More Freedom, More Risk: Anne Arundel County residents take on critical decisions as county reopens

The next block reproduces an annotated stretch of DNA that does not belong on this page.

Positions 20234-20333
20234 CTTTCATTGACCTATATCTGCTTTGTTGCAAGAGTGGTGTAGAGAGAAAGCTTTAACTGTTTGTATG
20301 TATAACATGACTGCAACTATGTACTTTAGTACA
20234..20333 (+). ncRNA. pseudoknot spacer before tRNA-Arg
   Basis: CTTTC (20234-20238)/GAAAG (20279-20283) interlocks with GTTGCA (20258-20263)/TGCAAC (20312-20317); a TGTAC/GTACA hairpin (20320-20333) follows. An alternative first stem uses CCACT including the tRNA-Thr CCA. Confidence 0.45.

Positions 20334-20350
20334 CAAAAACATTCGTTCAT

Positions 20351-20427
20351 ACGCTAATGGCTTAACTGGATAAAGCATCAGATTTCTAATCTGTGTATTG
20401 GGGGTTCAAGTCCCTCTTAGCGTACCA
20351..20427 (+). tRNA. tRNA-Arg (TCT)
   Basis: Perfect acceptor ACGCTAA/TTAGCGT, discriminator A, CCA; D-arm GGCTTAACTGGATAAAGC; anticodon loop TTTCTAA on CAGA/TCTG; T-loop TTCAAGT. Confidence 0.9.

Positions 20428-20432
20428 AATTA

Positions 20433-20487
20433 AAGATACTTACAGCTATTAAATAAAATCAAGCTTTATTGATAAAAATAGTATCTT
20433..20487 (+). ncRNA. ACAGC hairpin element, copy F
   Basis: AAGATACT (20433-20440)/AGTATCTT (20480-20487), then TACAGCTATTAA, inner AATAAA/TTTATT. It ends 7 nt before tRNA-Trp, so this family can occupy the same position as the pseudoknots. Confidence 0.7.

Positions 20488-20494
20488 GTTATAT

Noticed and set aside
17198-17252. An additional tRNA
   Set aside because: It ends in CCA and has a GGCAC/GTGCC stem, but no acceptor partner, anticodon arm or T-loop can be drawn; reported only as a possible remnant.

Anne Arundel County Executive Steuart Pittman initiated the reopening of many county establishments today under guidelines meant to keep people healthy, while at the same time, get businesses, organizations up and running again. The county executive made the formal announcement of the changes during a press conference today. Pittman, who has been confronted with decisions that could directly impact the number of lives saved and lives lost in the county due to COVID-19, was blunt about what communities are faced with. “This virus is being carried by more people today than it was back in March,” Pittman said. “So we are more vulnerable now than we were then. If we fail to wear masks and distance ourselves from one another, the spike in infections will be larger and faster than what we've seen so far. “As we reopen, we are shifting the responsibility to limit the spread of this virus from government to the public. So when we say we're all in this together, the words have more meaning and urgency at this moment than ever.” The decision to begin reopening was made, he said, based on seven of the 12 goals of reopening being met in the past week. Those goals included the number of hospitalizations and efectiveness of contact tracing among others.Pittman also said progress was also being made on the other five goals. “The big development is that our testing capacity is growing,” he said. “And that combined with our universal contact tracing and case management, that allows us to isolate the virus in ways that we could not just a week ago. The second area of good news is that our businesses and some of their trade associations have invented new ways to operate with very little chance of spreading the virus.” Much of the power of containment and creation of COVID-19-related guidelines was handed to officials on the county level by Maryland's governor when Governor Hogan decided to allow individual counties to move forward at their own pace May 13, Pittman indicated. The county executive said the Maryland transfer of COVID-19-related decision making to the county level was unexpected, Pittman said, and suddenly focused a large amount of public attention on county leadership. “I cannot overstate the impact of that announcement. on social media,” Pittman said, “It was like lighting a match in a room with a gas leak. People now had local targets for their frustration, their own local governments. I like my peers in the big seven counties, consulted with our health officer and made a decision to move forward cautiously.” Pittman said the governor should improve communication with county government, offer more local government representation on state task forces assigned to the pandemic, and also give advanced knowledge to county administrations when making decision that would impact them. “We didn't ask for local decision making authority about the pace of recovery,” Pittman said. “We asked for conversations in advance of the decisions.” Anne Arundel County Public Health Officer Dr. Nilesh Kalyanaraman said that because residents would now be moving around more, it was very important that those who had COVID-19 symptoms get tested within 48 hours. This would help prevent the spread of new incidents of the disease. “We have more testing,” he said. “We have enough for everybody to get tested.” The doctor recognized that personal vigilance was required to prevent the spread of the disease, and that’s not easy. "All of this is hard,” he said. “We all want to go back to the way things were, but we can't. This requires us to change how we go about our day. Our old routines aren't suited to our new reality. Every action requires thought, and it's tiring.” He said simple interpersonal acts of kindness and grace of people helping others and themselves, could help residents get through the days ahead. Anne Arundel County Chief of Police Timothy Altomare empathized with the challenges both county officials and county residents were trying to meet during the emergency. He spoke briefly near the end of the press conference. “We are without a doubt in one of the most stressful times in our national history internally,” he said. “People are done being inside. I get it. The county executive gets it. Dr. K gets it. Everything they're doing is aimed at keeping people alive. Every one of us has a 15-year-old cousin, or a 15-month-old niece or nephew or daughter, son, or 105-year old grandmother. When this disease gets to those people it's kills them with alarming frequency. So the decisions that have been made are not grandstanding.” Altomare went on to thank county residents for their compliance with emergency orders. An email from the department's director of media relations, Sergeant Jacklyn Davis Friday, May 29 reported there had been 914 emergency order violation calls to the department since the orders had been enacted. “If we see a violation we explain the orders, the reason behind the orders and ask for compliance,” she wrote “To date we have not had to arrest anyone solely for an emergency order violation.”